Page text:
Spiritfarer Review: Of Oceans And Afterlife (Switch)

Spiritfarer is a must-play management simulator all about helping the dead pass on. You play as Stella, the new Spiritfarer who has a huge boat for you to design to your hearts content. Bring aboard characters you meet along the way, along with crafting, cooking, looming, fishing and more. The longer you play, the more you fall in love with the game and its world.

Spiritfarer Review: Of Oceans And Afterlife (Switch) Cover

Have you ever wanted to escape the harsh realities of life’s responsibilities and sail off onto the open ocean forever? Even if you haven’t, Spiritfarer will curate this dream you never knew you needed. This calming and charming management simulation is not just about cooking, smelting, looming, or sailing, but about what it’s like to depart from somebody who’s dying.

This game is the perfect amount of tasks and life lessons, balanced perfectly between its funny characters and beautiful art style. This is not a title you want to miss, especially if you’re a fan of Animal Crossing or Stardew Valley. Even if you’ve never played these types of games, if you have a Nintendo Switch I’m sure Spiritfarer would be a great addition to your collection

Spiritfarer is available for Switch and PC.

Story – Friends and Farewells

I went into Spiritfarer expecting much less than what I received. You play as Stella, a young girl with a friendly cat named Dandelion. You’re now tasked to be the Spiritfarer, helping spirits cross over from the living to the dead. You own a large boat, which you can use to cook, craft, garden, and house your guests. These characters range from sweethearts to sarcastic creatures, all with distinct and unique personalities.

Saying goodbye is the hardest part of this game.

Saying goodbye is the hardest part of this game.

Every character you meet and get to know on your journey has a story to tell. They’ve all had different lives, and your job is to help them get ready to pass over. It’s quite sad knowing these people you’ve grown to love are soon going to leave you, but that’s the beauty of this indie. Every story matters, and every character matters. There’s bound to be at least one person you bond or relate with throughout the journey.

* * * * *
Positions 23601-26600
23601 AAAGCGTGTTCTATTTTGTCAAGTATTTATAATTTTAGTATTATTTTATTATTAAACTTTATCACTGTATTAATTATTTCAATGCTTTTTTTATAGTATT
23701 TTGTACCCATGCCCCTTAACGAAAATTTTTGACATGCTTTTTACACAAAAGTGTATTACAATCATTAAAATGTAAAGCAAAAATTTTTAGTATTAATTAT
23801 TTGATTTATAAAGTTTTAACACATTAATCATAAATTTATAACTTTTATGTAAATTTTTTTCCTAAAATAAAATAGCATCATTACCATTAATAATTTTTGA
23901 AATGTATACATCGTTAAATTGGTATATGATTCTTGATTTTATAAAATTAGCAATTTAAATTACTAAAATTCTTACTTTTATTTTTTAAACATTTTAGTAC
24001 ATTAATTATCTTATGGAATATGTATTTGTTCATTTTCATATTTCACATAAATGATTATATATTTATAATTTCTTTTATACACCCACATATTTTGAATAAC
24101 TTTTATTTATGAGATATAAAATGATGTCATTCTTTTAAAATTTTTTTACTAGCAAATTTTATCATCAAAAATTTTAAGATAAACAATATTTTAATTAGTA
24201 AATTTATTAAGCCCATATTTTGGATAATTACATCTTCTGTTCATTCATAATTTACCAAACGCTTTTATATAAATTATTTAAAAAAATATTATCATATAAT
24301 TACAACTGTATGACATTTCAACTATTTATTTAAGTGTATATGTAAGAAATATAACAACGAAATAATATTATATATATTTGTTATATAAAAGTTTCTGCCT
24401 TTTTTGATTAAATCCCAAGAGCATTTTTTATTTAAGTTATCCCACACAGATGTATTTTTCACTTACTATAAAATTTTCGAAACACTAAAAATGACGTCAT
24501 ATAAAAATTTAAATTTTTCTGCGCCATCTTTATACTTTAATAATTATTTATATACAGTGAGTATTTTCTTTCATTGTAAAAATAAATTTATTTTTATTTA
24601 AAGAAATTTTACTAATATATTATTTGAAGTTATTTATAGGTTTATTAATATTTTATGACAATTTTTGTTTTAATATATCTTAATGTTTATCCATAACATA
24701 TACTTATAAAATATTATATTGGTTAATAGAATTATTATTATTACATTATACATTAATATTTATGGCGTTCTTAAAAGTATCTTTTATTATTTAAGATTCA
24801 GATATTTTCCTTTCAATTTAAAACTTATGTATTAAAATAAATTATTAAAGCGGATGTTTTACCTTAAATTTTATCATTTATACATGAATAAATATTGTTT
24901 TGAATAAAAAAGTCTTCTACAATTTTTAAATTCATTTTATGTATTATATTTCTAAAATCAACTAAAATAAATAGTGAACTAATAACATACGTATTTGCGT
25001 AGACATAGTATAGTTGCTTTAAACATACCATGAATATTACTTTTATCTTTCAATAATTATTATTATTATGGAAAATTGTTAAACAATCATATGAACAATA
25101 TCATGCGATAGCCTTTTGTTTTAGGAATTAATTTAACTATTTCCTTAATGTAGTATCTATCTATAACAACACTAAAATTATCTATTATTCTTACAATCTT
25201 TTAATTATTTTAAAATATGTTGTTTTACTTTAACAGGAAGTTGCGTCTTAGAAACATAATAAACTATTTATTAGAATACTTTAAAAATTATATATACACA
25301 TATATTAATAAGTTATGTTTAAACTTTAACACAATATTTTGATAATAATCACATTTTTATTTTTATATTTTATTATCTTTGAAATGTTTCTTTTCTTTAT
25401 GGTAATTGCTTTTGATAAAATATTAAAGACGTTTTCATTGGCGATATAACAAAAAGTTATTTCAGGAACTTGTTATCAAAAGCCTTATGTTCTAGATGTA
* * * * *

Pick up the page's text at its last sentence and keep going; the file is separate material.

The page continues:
There’s even more to the story than meets the eye. I’ll often be sailing to or from a destination until I suddenly see the sun become eclipsed from the moon. No explanation, just a strange little area on the map; quite intriguing. Or once you said goodbye to your first crewmate, Stella meets an entirely new and mysterious being. The story is far from over, and far from simple.

Gameplay – Intuitive Task Management

The very first thing you do in Spiritfarer is hug your best friend. Not only that, but the hugging is highly consensual, and once they’re happy enough, they’ll decline your requests for more. Also, each character has certain food tastes and help you grow your boat to be bigger and better. The thing I like about Spiritfarer is that nothing gets too repetitive, and nothing gets too stale.

I wish my boat looked this good.

I wish my boat looked this good.

After I pick my next destination, I’ll make sure to cook a meal, water my crops, and check to see if I want to build anything. If I do, I’ll either saw some wood, smelt some ores or loom my linen. I’m surprised that even after several hours, this hasn’t gotten tiring yet. Perhaps it’s because the further you play, the more things you unlock, and the more you can do on your boat. You’ll never get bored playing this, that’s for sure.

Those aren’t the only things you can do. As Stella, you take on quests, discover new islands and participate in a workplace union strike (not even kidding). You’ll also be able to unlock more mechanics as you play, such as double jumping or gliding. This creates new and exciting ways to interact with your environment, or find places that you couldn’t before. Just like I said, there’s almost never an end to the new things you’ll be able to do.